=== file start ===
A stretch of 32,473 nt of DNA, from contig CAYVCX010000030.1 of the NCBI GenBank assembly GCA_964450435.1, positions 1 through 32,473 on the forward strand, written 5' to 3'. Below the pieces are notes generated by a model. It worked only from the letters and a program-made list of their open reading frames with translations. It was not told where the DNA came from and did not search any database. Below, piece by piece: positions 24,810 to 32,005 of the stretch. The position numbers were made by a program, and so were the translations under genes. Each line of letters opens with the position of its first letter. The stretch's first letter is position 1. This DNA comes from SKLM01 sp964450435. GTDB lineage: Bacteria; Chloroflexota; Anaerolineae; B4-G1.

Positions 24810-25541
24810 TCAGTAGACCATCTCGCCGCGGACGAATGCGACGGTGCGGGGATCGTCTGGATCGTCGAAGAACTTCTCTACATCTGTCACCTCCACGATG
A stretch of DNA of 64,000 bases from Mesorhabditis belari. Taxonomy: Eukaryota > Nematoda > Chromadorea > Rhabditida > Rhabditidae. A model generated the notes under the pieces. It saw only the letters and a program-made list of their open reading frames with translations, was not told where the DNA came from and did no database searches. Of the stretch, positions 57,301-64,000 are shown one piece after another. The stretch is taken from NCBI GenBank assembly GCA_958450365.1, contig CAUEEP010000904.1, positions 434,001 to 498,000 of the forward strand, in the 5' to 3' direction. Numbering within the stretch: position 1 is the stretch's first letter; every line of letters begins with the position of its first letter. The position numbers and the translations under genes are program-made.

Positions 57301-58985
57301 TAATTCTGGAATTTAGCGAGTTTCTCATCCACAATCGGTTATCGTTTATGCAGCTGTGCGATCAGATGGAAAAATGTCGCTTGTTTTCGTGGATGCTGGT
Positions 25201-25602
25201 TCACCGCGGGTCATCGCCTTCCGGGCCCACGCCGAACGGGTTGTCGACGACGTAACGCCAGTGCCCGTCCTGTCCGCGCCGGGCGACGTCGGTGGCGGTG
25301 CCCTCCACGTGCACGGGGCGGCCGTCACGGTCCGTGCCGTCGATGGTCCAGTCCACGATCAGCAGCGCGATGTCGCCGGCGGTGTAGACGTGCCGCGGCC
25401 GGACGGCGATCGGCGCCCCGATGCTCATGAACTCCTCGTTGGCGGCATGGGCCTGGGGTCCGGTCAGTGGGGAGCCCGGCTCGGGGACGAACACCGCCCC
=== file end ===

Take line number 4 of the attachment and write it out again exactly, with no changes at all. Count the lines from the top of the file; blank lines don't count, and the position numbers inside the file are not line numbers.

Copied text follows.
A stretch of DNA of 64,000 bases from Mesorhabditis belari. Taxonomy: Eukaryota > Nematoda > Chromadorea > Rhabditida > Rhabditidae. A model generated the notes under the pieces. It saw only the letters and a program-made list of their open reading frames with translations, was not told where the DNA came from and did no database searches. Of the stretch, positions 57,301-64,000 are shown one piece after another. The stretch is taken from NCBI GenBank assembly GCA_958450365.1, contig CAUEEP010000904.1, positions 434,001 to 498,000 of the forward strand, in the 5' to 3' direction. Numbering within the stretch: position 1 is the stretch's first letter; every line of letters begins with the position of its first letter. The position numbers and the translations under genes are program-made.